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Steal My Perfect Blog Post Format (+ free template)

Table of Contents

Last Updated on November 28, 2021 by Kelly Thoreson

Writing blog posts is different from any other type of writing out there.

Even new bloggers who have always, “been good at writing” find themselves confused.

I know, because I used to be one of them!

Having a solid blog post format to fall back on can be the difference between blogging success and giving up before you make it.

Keep reading for my Perfect Blog Post Format and bonus tips to help you build your blogging empire.

Steal My Perfect Blog Post Format Template

Be sure to grab your free PDF of my Perfect Blog Post Format template here:

My Perfect Blog Post Format

My template for blog post structure is simple enough:

  • Clickable title
  • Introduction
  • Blog post body
  • Conclusion

Executing the blog post structure successfully, however, is an acquired skill.

Luckily you have the Killer Content Queen (me) here to guide you.

Let’s look at how to master each section complete with blog writing format examples below!

Clickable Title

Your title is by far the most important part of your blog post.


You could write the most mind-blowing blog post in the world, but if your headline sucks – no one will read it.

The point of a blog post title is to convince skimmers on social media and searchers on Google that they need to click through to your post.

The twist? You have only seconds to do it.

Pro catchy title tips:

  • Use numbers (example, “5 Ways to Easily Beat Your Winter Cold”)
  • Use emotion words (Such as: because; proven; free; insane; now)
  • Include your target keyword if possible (example: if your target keyword is, “best cat brushes”, a great title would be, “10 Cat Brushes Proven to Banish Hairballs”)

If you really want to master the art of the click-through in less than an afternoon, snag the Sinfully Sexy Headlines mini course and start driving an avalanche of clicks to your blog.


Your headline’s job is to get the user to click-through to your post, your intro’s job is to convince them to read it.

8 out of 10 people will read your headline but only 2 out of 10 will read your post. (Source: Moz.com)

👆 Those are not amazing odds.

The point of your introduction is to convince the reader that they will benefit from exchanging their limited time for your post’s information.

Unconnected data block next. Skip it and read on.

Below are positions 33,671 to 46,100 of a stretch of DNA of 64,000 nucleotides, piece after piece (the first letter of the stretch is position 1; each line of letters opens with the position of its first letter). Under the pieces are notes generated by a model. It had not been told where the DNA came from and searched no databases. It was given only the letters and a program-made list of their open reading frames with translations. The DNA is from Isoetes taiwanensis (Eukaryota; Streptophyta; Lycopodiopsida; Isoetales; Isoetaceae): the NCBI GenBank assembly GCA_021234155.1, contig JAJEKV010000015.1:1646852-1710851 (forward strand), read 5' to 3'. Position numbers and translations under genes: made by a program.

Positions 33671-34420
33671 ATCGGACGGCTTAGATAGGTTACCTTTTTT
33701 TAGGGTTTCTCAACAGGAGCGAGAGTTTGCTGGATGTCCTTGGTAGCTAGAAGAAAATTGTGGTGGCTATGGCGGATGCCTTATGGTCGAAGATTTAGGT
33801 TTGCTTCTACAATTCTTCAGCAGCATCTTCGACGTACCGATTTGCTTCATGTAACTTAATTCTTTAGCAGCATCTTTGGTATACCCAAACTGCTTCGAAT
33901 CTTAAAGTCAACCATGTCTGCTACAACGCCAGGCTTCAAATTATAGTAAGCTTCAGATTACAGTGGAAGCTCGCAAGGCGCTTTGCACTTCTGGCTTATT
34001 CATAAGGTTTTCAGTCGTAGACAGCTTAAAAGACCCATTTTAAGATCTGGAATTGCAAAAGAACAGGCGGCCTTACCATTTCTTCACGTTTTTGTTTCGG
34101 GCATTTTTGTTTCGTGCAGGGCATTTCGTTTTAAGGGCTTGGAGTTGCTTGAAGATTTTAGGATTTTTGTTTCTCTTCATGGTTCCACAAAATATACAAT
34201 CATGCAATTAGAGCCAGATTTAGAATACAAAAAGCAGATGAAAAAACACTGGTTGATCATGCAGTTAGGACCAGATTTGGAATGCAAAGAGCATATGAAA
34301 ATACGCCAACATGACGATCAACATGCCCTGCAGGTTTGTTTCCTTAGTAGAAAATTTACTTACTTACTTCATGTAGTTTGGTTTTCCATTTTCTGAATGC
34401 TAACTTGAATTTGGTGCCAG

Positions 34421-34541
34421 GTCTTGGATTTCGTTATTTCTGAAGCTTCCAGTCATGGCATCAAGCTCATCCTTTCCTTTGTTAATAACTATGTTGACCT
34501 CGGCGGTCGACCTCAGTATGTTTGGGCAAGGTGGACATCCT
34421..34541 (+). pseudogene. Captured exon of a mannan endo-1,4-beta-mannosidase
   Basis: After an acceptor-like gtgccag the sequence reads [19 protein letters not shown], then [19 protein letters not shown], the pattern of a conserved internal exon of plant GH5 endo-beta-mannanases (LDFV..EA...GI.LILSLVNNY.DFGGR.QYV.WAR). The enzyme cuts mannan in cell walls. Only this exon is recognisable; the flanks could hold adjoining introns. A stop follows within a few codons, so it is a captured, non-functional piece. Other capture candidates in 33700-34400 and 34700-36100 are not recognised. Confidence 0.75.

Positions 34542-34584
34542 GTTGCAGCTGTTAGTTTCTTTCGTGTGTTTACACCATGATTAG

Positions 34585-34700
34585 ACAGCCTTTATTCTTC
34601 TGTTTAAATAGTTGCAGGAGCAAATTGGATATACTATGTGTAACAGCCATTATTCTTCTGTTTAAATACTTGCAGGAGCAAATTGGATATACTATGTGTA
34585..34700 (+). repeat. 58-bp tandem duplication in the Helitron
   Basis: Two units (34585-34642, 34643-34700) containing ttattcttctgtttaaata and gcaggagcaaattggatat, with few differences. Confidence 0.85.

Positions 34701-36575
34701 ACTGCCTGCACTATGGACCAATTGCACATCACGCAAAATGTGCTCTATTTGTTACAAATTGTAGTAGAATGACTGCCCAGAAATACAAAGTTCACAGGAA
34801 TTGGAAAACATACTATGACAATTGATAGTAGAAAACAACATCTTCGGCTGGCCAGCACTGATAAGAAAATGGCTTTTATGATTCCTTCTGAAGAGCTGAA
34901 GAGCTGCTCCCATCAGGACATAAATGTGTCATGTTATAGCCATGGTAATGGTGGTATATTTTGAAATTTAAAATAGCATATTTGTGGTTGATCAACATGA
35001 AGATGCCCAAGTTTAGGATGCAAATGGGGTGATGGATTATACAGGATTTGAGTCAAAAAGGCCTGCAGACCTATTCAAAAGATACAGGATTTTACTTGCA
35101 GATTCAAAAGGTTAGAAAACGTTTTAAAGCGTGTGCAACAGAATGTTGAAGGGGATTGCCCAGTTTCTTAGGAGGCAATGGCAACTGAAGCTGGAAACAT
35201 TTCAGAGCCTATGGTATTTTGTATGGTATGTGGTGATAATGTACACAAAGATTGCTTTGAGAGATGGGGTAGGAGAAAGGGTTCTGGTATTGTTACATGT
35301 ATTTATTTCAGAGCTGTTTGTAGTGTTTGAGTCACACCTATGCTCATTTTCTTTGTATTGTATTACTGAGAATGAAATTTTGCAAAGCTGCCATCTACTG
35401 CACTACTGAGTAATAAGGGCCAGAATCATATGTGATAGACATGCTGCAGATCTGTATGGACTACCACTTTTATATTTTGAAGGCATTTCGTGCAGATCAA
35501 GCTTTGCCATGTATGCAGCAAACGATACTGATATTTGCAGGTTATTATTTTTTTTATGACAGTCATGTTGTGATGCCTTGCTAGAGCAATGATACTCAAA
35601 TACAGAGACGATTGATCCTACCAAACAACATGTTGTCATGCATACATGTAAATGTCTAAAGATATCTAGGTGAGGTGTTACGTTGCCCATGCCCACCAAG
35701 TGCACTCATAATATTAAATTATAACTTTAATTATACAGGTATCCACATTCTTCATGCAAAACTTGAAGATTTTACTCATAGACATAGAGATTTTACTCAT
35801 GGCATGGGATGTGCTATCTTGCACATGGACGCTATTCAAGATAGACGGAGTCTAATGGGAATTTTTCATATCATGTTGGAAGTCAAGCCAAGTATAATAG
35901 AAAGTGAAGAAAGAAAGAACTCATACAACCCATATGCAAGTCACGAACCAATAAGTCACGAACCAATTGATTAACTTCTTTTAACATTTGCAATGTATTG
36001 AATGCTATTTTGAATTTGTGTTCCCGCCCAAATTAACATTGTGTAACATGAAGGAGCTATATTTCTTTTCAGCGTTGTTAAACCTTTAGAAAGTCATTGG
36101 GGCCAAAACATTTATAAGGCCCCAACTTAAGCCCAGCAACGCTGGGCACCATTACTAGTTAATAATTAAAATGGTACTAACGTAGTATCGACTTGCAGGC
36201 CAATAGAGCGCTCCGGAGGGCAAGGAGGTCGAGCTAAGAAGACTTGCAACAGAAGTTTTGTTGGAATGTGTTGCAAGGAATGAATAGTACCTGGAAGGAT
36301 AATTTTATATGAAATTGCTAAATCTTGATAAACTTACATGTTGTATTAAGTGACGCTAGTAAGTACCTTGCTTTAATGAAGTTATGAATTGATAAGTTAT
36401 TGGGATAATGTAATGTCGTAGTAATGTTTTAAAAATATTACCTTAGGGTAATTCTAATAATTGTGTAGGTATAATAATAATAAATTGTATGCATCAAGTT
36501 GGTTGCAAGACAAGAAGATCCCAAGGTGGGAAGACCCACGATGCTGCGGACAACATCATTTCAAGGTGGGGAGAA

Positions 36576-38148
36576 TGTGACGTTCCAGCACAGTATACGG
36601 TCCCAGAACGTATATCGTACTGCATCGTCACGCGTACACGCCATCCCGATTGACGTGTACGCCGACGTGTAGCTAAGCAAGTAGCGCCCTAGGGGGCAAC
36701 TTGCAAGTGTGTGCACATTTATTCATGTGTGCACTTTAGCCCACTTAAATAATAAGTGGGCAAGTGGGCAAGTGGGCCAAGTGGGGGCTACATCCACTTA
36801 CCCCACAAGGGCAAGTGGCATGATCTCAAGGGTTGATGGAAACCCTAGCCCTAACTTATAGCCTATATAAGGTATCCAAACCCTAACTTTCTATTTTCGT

Use these introduction tactics:

  • Hit on the reader’s pain points
  • Ask yourself, “Why did the reader Google this?” (this is called user intent)
  • Use a hook to grab their attention, check out this short video on how to do just that:


Ah, the body of the post. The meat-n-pataters.

The body of the post is where most bloggers get lost.

They ramble…

Include information that doesn’t need to be included…

Struggle to make their point …

Often, they get overwhelmed and quit before publishing.

The good news is that all the above afflictions are easily remedied!

And because you’re here reading this article, you’ll have a heads up over all the others, lost in the blog post woods.

Here’s how to rock your blog post body:

  1. Make an outline to keep yourself from rambling
  2. Edit after the rough draft is finished, remove any rambling at that time
  3. Keep the user intent in mind, this will ensure your point is clear and the information is relevant
  4. Start with the part of the outline your most excited to write about (that momentum will build on itself!)
  5. If you get stuck, don’t force it, just move on to another part of the outline and come back to it later

Important: trying to edit while you write will break your creative flow and hand your inner critic the microphone.

If you want your blog post to see the other side of the Publish button, wait to edit.


I like to call conclusions the, “Introduction Jr.”.

If the intro’s purpose is to convince the reader to look at the rest of your post, the conclusion’s purpose is to convince them to go back and really read it.

In this strange online environment, with blue light squelching our eyeballs of moisture and every blinking element on a page vying for our readers attention, the conclusion is your shot to convince super-skimmers to go back and read your post.

We’ll talk more about how to optimize for skimmers below.

For the sake of your conclusion, it’s important to understand that most users read only your:

  • Title
  • Intro
  • Emphasized body text (bolded, highlighted, pull quotes, etc.)
  • Conclusion

How do you write a conclusion that convinces skimmers give the body of your post a chance?

By offering them a congratulatory conclusion.

Congratulate them on how awesome their life is going to be now that they can solve their problems using the information you’ve given them.

Going back to the, “Best Cat Brushes” example …

What would the user intent be of someone typing this phrase into Goggle?

Why did they Google it?

What are they struggling with?

Let’s brainstorm … they’re probably:

  • Tired of finding hairballs everywhere
  • Spending a small fortune on lint rollers every month
  • A little worried about their cat’s health

With that in mind, our conclusion (intro jr.) might go something like this:

Example blog post format congratulatory conclusion statement. It reads, "congrats, friend! now that you know about my 5 favorite cat brushes, you can enjoy a hairball-free life with a healthy cat to boot. What are you going to do with all the money you save on lint rollers? Let me know in the comments below!"
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Example of a “congratulatory conclusion” for a post on the best cat brushes.

See? If you had skimmed that article, wouldn’t you be convinced to go back and read it to reap those rewards?

Yup. That’s the magic of the congratulatory conclusion!

One More Important Tip

Don’t forget to add a call to action in your conclusion!

Because most will not read the body of your post but are likely to glance at your conclusion – it’s important that you add a call to action in: